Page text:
Protest against indefinite detention policy — demands Obama keep promise to close Guantanamo
MALAK BEHROUZNAMI, REPORTER, TRNN: On January 11, 2011, organizations including the Center for Constitutional Rights, Amnesty International USA, and Witness Against Torture met in front of the White House to rally against the Obama administration’s reluctance to close down the detention facilities at Guantanamo Bay.
FRIDA BERRIGAN, ORGANIZER, WITNESS AGAINST TORTURE: Today, tragically, 173 men remain at the prison that President Barack Obama promised to empty by last January.
BEHROUZNAMI: Following the rally, the groups marched to the Department of Justice to demand fair trials for the remaining prisoners.
CARMEN TROTTA, ORGANIZER, WITNESS AGAINST TORTURE: The law is nothing, law is nothing if it is severed from its tie with justice. Possibly the greatest infringement of that connection between law and justice has been the penal colony established at Guantanamo Bay in Cuba, established by the Bush administration, and now concretized, unfortunately, by the Obama administration.
BEHROUZNAMI: January 22, 2011, marks the two-year anniversary of President Obama’s first executive order calling for the closure of the prison within a year.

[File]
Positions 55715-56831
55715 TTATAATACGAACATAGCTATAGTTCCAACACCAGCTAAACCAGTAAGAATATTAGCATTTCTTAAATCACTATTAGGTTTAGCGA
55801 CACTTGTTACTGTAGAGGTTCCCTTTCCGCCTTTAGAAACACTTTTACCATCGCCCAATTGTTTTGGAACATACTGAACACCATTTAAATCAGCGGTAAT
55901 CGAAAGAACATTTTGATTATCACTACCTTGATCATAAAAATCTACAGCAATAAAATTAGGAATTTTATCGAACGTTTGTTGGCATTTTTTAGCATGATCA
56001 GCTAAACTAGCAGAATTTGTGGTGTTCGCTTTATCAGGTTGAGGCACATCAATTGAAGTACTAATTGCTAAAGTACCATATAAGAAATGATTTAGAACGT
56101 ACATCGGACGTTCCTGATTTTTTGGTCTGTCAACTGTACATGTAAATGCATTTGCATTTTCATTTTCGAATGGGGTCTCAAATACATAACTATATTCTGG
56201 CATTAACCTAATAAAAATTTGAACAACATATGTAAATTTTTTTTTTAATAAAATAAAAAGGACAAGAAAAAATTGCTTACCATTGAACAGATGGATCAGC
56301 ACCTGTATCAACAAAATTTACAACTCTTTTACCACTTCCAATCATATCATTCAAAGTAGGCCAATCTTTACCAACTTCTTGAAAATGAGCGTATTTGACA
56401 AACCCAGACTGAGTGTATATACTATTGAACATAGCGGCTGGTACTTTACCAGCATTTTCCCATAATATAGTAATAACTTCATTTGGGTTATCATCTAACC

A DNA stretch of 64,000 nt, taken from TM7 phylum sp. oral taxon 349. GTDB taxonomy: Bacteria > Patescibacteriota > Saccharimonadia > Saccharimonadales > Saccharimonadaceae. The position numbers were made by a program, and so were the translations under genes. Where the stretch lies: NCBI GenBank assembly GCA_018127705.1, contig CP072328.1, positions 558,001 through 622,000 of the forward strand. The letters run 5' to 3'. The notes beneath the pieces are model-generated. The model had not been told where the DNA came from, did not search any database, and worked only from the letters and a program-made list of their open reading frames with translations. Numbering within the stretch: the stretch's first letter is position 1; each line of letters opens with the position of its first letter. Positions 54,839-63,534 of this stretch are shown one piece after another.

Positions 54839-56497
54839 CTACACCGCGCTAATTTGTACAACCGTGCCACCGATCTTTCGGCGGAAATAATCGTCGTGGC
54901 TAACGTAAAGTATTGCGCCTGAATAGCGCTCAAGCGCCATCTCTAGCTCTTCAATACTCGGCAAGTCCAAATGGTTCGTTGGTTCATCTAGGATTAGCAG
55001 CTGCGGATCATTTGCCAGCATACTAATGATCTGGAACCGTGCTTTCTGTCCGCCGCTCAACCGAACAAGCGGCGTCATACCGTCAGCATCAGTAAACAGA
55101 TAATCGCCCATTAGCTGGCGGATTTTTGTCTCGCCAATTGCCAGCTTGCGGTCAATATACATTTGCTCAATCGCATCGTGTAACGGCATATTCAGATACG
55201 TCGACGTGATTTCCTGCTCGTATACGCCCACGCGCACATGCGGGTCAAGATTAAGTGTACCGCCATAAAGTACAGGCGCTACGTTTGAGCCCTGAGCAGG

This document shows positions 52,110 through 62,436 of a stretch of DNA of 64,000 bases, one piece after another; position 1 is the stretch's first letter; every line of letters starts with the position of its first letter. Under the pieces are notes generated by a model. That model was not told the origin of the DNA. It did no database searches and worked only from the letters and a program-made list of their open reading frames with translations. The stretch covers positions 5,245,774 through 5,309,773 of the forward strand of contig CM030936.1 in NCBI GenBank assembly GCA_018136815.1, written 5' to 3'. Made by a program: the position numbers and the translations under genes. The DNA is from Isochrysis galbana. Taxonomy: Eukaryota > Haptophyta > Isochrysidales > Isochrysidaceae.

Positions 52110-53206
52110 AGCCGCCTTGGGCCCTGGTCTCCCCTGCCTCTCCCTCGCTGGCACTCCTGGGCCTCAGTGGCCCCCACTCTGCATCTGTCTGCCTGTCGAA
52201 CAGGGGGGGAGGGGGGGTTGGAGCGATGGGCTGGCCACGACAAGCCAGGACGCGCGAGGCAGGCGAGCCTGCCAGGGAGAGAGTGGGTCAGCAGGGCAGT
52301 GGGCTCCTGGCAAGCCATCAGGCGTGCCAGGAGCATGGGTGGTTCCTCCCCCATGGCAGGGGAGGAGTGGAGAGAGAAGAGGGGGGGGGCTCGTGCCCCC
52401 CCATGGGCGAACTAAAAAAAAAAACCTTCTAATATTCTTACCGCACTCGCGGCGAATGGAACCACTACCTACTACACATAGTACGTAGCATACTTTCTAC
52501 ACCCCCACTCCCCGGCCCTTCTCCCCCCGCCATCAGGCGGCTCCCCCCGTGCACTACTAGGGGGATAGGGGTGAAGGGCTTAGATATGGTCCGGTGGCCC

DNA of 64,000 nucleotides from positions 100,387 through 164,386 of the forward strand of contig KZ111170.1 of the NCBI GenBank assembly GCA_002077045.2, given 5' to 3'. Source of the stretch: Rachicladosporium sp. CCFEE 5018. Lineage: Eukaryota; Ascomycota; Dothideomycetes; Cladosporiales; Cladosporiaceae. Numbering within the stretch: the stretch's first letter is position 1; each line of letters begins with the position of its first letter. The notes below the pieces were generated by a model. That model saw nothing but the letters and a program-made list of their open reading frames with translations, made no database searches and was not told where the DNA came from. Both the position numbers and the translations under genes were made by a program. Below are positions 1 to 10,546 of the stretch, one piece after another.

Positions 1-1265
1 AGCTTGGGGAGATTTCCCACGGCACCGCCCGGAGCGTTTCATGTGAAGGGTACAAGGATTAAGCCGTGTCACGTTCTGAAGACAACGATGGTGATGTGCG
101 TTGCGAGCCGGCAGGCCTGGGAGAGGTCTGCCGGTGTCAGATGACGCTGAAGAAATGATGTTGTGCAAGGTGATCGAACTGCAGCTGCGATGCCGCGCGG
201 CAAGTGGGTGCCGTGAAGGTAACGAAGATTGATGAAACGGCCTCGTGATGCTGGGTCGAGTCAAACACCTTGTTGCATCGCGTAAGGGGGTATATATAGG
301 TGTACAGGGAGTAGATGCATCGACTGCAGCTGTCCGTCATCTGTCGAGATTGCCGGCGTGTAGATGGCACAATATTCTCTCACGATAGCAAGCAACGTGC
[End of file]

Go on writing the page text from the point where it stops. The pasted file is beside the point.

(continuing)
BARACK OBAMA, US PRESIDENT: This is me following through on not just a commitment I made during the campaign, but I think an understanding that dates back to our founding fathers, that we are willing to observe core standards of conduct not just when it’s easy but also when it’s hard.
BEHROUZNAMI: But today’s participants see no change in the situation.
ANDY WORTHINGTON, AUTHOR, THE GUANTANAMO FILES: Well, this is exactly what Bush set in place nine years ago. It sends out a terrible message if we are going to accept indefinite detention without charge or trial as a kind of new government policy for 2011.
BEHROUZNAMI: In addition to fair trials for the prisoners, protesters like Andy Worthington demanded safe resettlement for those in Guantanamo.
WORTHINGTON: There are about 30 other prisoners who cannot be released because the countries they’re from, they face torture if they are returned there.
BEHROUZNAMI: Among the 89 prisoners that have been granted clearance but remain at the facility, 58 are from Yemen.
WORTHINGTON: The government itself has stated that it doesn’t want to carry on holding 89 of those men. Why are they still there? Well, they are there because 58 of them are Yemenis, and if you recall, on Christmas Day 2009, a Nigerian man tried to blow up a plane, and when it turned out that he had apparently been recruited in Yemen, there was a backlash against releasing any Yemeni prisoners.
BEHROUZNAMI: On January 5, 2010, days after the attempted attack of Northwest Airlines Flight 253, President Obama gave a speech regarding the status of Yemeni detainees in Guantanamo.
OBAMA: Given the unsettled situation, I’ve spoken to the attorney general, and we’ve agreed that we will not be transferring additional detainees back to Yemen at this time. But make no mistake: we will close Guantanamo prison.
BEHROUZNAMI: Center for Constitutional Rights staff attorney Pardiss Kebriaei speaks of the Yemeni men who still remain in confinement at Guantanamo.